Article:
And so it begins… healthcare in rural areas

The NHS Sustainable Transformation Plans (STPs) have been quietly out for consultation for some time now, but today the Chief Executive of the Kings Fund has raised his head above the parapet. On the Radio 4 Today programme he said two significant things: 1. Plans to move to bigger hospital centres for many procedures need to be implemented on quality and safety grounds and 2. improved community services must first receive investment. Right and right – but let us think about the rural dimension.

When something is seriously wrong, people would prefer the best treatment than the most convenient treatment. We all want the finest specialist with the most experience to be looking after us. For these specialists to exist at all, there must be bigger teams where training can occur at an increasingly specialised level. Bigger centres covering larger populations mean longer travelling times for rural people and longer ambulance times in emergencies. Rural response times are already too long in many places. Squaring the circle needs substantial change, not just tinkering and it is an NHS service fit for dispersed rural populations that could lead the way. The distance effect in rural areas can force the right change that would then also work for urban areas.

We must invest not just in home based, community services but in a new generation of community level ‘cottage hospitals’. These can represent a practical, local, coming together of NHS Community Services, some elements of social care and GP focused primary care. Facilities of this kind in our rural areas can meet the needs of communities for all bar the most specialised secondary services and genuine emergency responses. They will be less expensive to run and could provide more local places for recuperation following major procedures at regional centres. The only way to find the capital and revenue investment that is needed to create these local facilities will be by re-allocating resources from the District General Hospitals to which we have an unhealthily emotional attachment. In other words, biting the bullet and closing many of them.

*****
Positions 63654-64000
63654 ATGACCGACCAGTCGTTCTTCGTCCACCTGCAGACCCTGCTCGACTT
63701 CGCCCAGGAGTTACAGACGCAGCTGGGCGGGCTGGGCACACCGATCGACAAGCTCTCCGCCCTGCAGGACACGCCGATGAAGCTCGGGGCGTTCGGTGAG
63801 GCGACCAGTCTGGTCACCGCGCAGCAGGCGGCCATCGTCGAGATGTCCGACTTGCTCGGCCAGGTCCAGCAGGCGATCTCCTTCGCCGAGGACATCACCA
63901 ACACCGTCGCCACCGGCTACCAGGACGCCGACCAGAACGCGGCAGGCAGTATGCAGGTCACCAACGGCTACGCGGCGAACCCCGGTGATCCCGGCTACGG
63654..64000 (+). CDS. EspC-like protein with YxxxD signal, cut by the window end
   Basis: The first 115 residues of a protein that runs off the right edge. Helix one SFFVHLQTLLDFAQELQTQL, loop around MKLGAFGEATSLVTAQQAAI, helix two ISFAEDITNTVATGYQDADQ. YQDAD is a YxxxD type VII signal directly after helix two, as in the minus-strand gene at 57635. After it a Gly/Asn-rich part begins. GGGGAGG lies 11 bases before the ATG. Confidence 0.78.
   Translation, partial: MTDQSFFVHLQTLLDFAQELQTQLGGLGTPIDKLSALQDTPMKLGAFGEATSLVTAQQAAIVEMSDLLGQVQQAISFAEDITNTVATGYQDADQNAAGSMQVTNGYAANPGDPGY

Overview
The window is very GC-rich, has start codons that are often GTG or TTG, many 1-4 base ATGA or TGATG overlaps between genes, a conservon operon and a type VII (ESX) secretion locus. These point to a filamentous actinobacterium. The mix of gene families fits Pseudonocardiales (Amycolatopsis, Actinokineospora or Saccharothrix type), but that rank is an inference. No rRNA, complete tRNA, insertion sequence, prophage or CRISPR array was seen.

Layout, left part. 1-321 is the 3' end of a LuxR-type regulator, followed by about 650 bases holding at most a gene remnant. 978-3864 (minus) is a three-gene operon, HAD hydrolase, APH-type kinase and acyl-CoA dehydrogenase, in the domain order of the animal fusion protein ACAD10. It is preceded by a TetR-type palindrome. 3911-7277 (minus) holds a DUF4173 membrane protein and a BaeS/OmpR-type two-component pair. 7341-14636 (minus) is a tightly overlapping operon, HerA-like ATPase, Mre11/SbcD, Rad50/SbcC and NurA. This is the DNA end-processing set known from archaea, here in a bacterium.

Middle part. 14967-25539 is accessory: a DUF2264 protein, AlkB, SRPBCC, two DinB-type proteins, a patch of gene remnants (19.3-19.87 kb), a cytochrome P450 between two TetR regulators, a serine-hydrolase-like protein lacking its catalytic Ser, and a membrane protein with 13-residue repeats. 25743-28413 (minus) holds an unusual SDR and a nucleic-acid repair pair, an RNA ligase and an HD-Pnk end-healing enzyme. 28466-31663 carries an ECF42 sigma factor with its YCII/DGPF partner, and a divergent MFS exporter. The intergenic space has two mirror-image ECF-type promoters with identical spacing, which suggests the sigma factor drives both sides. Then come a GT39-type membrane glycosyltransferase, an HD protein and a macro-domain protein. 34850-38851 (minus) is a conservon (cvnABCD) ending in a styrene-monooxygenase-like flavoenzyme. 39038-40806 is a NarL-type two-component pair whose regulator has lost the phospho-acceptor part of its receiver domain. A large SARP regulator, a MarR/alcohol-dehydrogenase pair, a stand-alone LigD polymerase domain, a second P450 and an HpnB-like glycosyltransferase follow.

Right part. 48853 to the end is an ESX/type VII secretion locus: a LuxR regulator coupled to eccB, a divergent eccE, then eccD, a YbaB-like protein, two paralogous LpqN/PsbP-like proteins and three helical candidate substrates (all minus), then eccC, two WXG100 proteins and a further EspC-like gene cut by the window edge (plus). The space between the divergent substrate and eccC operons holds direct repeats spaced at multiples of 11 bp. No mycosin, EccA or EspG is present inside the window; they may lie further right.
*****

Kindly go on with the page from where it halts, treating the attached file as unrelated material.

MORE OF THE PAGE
The drive for change may come from an unexpected place. The GP led Clinical Commissioning Groups (CCGs) – central to the current incarnation of the NHS at local level – have a strange geography. Most of them are based on the catchment area of a major General Hospital or perhaps two. They tend to think of the population they serve as much in terms of ‘their’ hospital’s ‘travel to care’ area as they do about the whole population that they have been set up to serve. But there are a few exceptions. A small number of CCGs do not have a General Hospital in their area, they tend to think more about how to get the best for their whole population irrespective of how this is derived. They tend to like Community Services, Minor Injury Units, Cottage Hospitals and so on because they know that this works. They tend to be rural. They may be able to see the future better than the rest of the NHS.

Jeremy Leggett – CEO

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